Tuesday, May 26, 2015

Today's Workout Brought to You by

wind, rain, (no)sense of direction and hairspray.

This is sort of how the last few days have been.  Saturday I escaped the rain and actually got in a few hours on the trail. I even survived driving Lil' Dave's car after my workout despite needing to do some serious seat adjustments.
No, I am not sitting on the floor.
Sunday was a different story. I headed to Murphy hoping to ride the trail, only to arrive just as the gate was closed. I decided to do a road ride from there, knowing I'd lose my motivation if I drove all the way home in the rain. I planned to start the week off with an easy 1 1/2 to 2 hour ride so I stuck a single bottle on my bike and some Chomps in my pocket. At the last minute I stashed a 20 in my pocket (just in case I ran out of water and found a gas station) and headed out.

I don't really mind rain if I'm warm enough so the ride went by quickly- so quickly in fact that by 1:30 in I came to a road I recognized and thought I was nearly done. Just a right turn and I'd be headed back to the car. Thirty minutes later I wasn't back at the car. Confused, I finally consulted the map on my phone, at which point I discovered I'd been riding straight south when I'd thought I was riding straight north. Thankfully, I'd finally stopped because I was almost in Iowa, which meant I needed to turn around.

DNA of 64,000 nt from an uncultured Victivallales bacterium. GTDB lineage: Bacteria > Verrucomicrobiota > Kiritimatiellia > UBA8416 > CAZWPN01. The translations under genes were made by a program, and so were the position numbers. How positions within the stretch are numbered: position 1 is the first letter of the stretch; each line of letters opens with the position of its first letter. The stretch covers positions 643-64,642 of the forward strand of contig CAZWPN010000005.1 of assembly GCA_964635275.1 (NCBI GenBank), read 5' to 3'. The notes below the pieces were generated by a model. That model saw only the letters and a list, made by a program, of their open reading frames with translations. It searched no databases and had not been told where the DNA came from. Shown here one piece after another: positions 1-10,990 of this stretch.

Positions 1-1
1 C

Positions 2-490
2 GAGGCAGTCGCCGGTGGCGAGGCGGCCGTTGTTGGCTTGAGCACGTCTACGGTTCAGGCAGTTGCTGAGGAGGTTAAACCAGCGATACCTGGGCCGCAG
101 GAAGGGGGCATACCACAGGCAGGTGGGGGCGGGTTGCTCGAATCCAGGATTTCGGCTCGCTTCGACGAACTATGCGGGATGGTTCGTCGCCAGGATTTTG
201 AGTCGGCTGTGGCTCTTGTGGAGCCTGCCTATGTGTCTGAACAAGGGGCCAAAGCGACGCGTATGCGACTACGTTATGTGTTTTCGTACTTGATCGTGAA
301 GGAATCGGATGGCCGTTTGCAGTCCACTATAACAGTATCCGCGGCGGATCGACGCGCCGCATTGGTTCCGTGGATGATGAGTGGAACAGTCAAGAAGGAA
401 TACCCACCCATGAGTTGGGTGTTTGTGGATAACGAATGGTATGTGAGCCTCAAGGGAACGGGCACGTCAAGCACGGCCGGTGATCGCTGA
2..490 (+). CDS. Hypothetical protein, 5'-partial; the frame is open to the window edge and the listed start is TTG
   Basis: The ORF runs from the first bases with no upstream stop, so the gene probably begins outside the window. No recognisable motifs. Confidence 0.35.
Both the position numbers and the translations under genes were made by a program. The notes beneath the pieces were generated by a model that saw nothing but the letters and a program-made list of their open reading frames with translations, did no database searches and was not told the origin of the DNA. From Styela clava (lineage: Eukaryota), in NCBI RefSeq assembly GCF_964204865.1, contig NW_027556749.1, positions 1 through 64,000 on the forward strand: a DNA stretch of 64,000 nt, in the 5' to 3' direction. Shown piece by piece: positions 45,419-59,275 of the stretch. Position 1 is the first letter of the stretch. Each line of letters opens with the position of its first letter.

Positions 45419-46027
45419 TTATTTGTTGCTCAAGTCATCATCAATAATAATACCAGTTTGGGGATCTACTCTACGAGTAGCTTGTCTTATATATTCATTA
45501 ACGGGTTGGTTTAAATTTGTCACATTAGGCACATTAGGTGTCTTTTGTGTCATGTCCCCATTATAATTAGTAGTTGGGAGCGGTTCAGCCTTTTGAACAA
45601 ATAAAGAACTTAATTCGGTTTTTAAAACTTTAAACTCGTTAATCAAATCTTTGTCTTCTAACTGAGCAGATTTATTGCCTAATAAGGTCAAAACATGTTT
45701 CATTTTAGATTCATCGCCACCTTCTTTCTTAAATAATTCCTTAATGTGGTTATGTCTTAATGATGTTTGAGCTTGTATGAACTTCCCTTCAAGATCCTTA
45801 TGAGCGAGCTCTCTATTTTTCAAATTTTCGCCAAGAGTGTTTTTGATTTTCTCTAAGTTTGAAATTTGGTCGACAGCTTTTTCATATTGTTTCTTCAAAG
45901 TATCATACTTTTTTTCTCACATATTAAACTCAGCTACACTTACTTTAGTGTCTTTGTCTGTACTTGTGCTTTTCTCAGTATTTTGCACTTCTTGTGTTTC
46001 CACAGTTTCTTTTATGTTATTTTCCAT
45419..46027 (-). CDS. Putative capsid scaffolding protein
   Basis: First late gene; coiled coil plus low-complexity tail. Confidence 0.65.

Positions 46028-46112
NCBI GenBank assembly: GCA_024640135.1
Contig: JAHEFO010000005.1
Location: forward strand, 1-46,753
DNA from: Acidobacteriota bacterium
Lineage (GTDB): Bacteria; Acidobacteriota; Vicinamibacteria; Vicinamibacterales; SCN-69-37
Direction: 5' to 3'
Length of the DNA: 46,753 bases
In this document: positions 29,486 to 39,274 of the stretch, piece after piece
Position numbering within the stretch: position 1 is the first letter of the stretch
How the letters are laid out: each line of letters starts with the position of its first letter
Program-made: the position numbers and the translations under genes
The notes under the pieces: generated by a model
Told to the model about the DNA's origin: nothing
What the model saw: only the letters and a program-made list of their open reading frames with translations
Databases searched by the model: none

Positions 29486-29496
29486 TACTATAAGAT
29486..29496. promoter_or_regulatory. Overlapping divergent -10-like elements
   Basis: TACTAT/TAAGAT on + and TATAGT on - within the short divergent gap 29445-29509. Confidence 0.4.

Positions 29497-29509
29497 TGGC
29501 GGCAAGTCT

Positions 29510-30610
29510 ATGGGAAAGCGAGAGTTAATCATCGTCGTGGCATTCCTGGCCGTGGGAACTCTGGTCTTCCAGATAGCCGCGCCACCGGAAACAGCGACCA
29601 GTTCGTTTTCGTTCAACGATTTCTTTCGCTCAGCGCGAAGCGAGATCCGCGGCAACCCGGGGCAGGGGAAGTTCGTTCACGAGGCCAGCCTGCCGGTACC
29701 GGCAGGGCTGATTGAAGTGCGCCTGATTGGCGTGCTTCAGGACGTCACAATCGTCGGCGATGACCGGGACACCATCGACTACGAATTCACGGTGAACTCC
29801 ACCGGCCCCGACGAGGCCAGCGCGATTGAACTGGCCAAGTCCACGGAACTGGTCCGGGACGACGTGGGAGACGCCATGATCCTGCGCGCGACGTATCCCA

My only excuse for this complete and utter lack of direction is the wind. I was sure it was from the west. Turns out, it was coming from the east and of course, I was not only just south of my car, but west of it, which made for quite a fun ride back. I arrived back to the car 3 hours and 30 minutes later with an empty bottle, an empty Chomps wrapper and my 20 bucks. Apparently there are no gas stations on the back roads to Iowa. Or drinking fountains.

The upside to Sunday's ride and bonk was that yesterday's ride was only an hour and a half. The trails were still too wet to ride, but I lucked out and had a work break right as the rain stopped but before the Memorial Day partiers hit the roads, allowing me a rare city ride without traffic.

The pouring rain returned today, which meant that my mid-day hair appointment would be followed by a run in the rain. Normally I'm a "leave my hair wet" kind of girl so I figured this would be no big deal. I don't own a curling iron or hairspray. However, on the rare occasion when someone cuts my thin, straight hair and is actually excited to try to do something with it, I say yes. So, I ended up leaving the hair salon like this:
I had to take a picture for Big E so he knows it's actually possible for me to have decent hair.